I wonder if he can inspire IBM to make the leap from social to open business, too...

Monday, January 07, 2013

The dash from convergence and how the web can save us if we choose

I wonder if the proliferation of devices we are experiencing give us a hint about what will happen to the web?
A few years back – when the first smart phones were making inroads, when the first all-you-can-eat mobile data deals were laid before a hungry audience, then it seemed to make perfect sense that convergence would arrive via the device.

Hell, I have a phone that can take picture, tell the time, calculate, run my diary... open documents, access my email, access the internet, play games and music, play video, show broadcast tv etc etc. Why wouldn’t we think one device could do it all?

And here I am packing a few items for some days away on business and finding it essential that I load up with a laptop, ipad, kindle fire AND iphone (4S)...
Little sign of convergence here. And I’ve never given up on wearing a watch either.

But platforms? Despite the vast variety of opportunity, there are only ever a handful of giants. Facebook, Twitter, Linkedin, for example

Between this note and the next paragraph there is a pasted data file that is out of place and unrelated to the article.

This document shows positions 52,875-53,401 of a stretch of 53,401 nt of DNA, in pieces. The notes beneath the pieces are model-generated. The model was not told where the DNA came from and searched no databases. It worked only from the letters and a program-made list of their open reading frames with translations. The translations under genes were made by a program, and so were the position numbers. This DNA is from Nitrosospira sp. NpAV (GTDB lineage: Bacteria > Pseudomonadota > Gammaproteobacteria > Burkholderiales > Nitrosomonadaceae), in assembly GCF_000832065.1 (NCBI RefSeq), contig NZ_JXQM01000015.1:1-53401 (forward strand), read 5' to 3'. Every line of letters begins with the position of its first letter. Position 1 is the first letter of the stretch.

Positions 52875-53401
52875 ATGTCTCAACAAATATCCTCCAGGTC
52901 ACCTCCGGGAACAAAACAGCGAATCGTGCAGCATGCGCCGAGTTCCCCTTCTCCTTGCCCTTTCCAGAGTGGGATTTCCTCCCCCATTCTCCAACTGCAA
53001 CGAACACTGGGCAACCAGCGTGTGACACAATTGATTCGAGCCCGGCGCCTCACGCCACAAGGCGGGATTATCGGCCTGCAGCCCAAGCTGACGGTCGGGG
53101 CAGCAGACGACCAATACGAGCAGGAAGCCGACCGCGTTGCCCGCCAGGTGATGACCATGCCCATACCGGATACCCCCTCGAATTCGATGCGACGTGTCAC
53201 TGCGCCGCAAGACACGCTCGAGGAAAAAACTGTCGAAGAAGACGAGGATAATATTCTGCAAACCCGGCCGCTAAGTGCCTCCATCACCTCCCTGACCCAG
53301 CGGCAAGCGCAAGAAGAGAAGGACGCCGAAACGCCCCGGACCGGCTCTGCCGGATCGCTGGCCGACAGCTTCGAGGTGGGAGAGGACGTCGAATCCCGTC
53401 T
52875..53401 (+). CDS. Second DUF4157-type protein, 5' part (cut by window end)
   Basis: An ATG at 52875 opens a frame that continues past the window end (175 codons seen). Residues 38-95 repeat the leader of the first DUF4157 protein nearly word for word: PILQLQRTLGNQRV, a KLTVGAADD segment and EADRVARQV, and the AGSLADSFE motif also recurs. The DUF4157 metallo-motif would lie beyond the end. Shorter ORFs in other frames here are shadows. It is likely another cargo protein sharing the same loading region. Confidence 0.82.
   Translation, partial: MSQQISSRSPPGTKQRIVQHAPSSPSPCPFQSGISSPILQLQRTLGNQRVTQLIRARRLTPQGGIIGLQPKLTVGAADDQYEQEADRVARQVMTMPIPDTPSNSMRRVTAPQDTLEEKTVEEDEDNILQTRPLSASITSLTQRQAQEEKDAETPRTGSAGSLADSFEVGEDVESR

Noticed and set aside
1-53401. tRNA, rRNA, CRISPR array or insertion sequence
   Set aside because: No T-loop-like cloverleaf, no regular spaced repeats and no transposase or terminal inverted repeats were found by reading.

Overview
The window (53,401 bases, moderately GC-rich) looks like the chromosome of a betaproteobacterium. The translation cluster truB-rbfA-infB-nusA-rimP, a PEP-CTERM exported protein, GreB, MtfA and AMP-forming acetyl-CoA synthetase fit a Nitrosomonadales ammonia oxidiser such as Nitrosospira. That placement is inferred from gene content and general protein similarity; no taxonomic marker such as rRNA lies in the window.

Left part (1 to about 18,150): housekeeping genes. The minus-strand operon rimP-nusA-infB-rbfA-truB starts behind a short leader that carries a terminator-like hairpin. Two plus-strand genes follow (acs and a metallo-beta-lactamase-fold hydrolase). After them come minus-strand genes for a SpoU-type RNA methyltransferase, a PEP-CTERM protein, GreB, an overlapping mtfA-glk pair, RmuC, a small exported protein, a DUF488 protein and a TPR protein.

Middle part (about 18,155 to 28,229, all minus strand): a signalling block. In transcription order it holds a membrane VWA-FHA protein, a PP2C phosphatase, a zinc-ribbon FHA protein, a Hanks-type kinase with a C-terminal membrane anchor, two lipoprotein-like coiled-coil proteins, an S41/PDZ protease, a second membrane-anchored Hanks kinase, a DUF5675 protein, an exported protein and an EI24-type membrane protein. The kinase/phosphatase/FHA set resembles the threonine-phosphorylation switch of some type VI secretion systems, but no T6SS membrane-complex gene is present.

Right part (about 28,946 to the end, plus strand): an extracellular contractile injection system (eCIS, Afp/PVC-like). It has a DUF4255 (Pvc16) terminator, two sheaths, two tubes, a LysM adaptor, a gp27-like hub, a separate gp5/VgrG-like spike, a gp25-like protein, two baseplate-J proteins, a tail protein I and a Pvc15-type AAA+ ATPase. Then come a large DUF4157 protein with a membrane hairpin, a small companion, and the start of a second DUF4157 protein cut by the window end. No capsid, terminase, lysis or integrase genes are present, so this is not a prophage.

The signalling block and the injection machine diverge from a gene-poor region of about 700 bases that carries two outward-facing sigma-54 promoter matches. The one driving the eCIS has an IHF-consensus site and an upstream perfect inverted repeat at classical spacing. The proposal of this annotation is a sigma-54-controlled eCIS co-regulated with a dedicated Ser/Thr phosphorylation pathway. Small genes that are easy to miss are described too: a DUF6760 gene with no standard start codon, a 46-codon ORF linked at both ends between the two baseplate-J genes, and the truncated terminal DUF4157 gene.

All start off with relatively focused aims. But over time they bloat – copying the ideas of others, assuming that the battle is on for the one social home we will become and remain loyal to.

But the more they bloat, the more we see the value in the specific, the more we spill out into those with greater focus on specific needs – the Pinterests, Instagrams, 4Squares of this world – and the thousands more behind them in the long tail.

I wonder if, given just a little more bloating from the big boys, we may rediscover the self-forming-group value of the web – that we need less direction and guidelines from those who would be our internet, and more purpose from ourselves to make our connectedness count.

The dash from convergence in devices may be yet another indicator that we are more comfortable with complexity than the reductionists would have us believe, that we value niche over lowest common denominator in a very powerful way.

And that’s a good thing – because it’s a much better match with the infinite variety of adhoc self-forming groups the web is built to enable.

The web is our salvation from the bland, from the mass, from the uniform. If we want it to be.

The rate of change is so rapid it's difficult for one person to keep up to speed. Let's pool our thoughts, share our reactions and, who knows, even reach some shared conclusions worth arriving at?